It looks as if the University of Wisconsin-Madison is getting ready to close down the School for Beginning Dairy and Livestock Farmers, which has graduated almost 600 budding farmers after training them in grazing practices as well as business planning for their new operations.

The school was founded and directed by Dick Cates, a Spring Green beef farmer who also served on the Wisconsin Department of Agriculture, Trade and Consumer Protection’s citizen policy board and various state sustainability panels.

Ron Johnson fought for a tax cut as his family was amassing luxury real estate around the country

Milwaukee Journal Sentinel

Quoted: Ross Milton, an assistant professor at La Follette School of Public Affairs at the University of Wisconsin-Madison, said the pass-through provision is “still a hotly debated topic among tax policy people.”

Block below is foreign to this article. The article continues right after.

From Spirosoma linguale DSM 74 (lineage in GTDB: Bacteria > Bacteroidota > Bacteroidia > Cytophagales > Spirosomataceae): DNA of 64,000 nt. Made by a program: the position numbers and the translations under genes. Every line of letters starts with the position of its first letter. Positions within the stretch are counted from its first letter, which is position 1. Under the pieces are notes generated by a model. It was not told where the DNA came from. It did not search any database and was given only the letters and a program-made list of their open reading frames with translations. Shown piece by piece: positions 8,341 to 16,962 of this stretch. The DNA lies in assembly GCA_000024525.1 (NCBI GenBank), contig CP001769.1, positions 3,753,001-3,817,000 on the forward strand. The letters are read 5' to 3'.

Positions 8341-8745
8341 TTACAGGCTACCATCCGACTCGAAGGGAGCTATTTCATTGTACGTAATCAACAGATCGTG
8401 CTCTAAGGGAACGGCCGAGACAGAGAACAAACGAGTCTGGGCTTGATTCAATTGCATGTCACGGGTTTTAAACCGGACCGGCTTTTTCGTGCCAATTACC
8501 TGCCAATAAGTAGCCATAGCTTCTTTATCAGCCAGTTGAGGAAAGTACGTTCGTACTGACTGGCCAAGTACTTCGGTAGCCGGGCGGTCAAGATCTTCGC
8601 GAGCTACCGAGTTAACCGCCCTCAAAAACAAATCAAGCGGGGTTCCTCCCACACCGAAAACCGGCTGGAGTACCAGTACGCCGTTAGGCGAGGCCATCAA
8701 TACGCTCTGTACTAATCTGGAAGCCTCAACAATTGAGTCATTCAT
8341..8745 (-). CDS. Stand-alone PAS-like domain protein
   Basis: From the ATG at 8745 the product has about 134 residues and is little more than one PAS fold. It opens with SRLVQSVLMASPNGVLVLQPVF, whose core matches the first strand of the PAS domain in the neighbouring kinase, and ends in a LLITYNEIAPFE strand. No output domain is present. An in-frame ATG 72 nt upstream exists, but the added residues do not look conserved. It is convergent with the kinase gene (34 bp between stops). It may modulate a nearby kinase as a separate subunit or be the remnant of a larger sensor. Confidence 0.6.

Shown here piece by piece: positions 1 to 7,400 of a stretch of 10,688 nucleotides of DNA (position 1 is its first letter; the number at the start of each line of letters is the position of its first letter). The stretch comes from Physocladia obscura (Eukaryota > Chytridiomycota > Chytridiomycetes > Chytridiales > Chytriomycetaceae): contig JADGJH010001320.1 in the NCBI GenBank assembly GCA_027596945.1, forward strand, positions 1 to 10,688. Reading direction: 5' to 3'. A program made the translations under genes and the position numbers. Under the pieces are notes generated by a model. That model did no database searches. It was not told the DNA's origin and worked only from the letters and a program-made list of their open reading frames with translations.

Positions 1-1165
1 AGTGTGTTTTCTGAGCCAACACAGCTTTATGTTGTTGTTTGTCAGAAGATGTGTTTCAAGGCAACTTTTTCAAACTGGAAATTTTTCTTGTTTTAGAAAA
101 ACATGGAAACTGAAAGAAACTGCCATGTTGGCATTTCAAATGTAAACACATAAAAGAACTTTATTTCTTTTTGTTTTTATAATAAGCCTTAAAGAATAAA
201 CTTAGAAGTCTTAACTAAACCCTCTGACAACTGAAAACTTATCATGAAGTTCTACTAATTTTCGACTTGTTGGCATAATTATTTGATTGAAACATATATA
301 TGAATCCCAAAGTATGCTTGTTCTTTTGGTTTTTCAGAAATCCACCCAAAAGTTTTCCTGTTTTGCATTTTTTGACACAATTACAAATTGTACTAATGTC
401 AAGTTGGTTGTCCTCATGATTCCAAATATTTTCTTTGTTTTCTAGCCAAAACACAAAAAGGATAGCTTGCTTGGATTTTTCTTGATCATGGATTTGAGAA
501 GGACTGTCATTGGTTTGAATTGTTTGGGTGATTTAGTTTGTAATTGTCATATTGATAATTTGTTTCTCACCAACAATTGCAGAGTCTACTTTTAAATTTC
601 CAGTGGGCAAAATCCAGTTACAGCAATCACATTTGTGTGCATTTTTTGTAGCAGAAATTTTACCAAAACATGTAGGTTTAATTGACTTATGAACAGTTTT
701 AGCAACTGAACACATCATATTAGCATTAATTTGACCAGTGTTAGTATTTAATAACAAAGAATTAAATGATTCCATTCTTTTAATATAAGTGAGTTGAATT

“I think these pass-through provisions have been criticized because much of the benefit of them goes to very high income and/or high wealth households,” Milton said. “And presumably the Johnson family is a high-income household.”

Wisconsin’s housing shortage isn’t just a quality-of-life issue. It’s a workforce issue.

Wisconsin Public Radio

Quoted: Prior to the Great Recession, University of Wisconsin-Madison applied economics professor and community development specialist Steven Deller said there was a typical “flow” of new houses being developed.

Construction of new housing “plummeted” after the housing bubble burst in 2008 and never came back, Deller said.

He said many of the developers in the starter home market were crushed during the Great Recession, banks have become hesitant to make loans for starter home developments and the cost of building materials continues to rise.

“The economics are just not in favor of building those starter homes,” he said. “And that’s where a lot of communities are really struggling because the developers that they do have that are interested are saying, ‘I just can’t make it pencil out.'”

Drones carrying defibrillators could save lives in heart emergencies

Milwaukee Journal Sentinel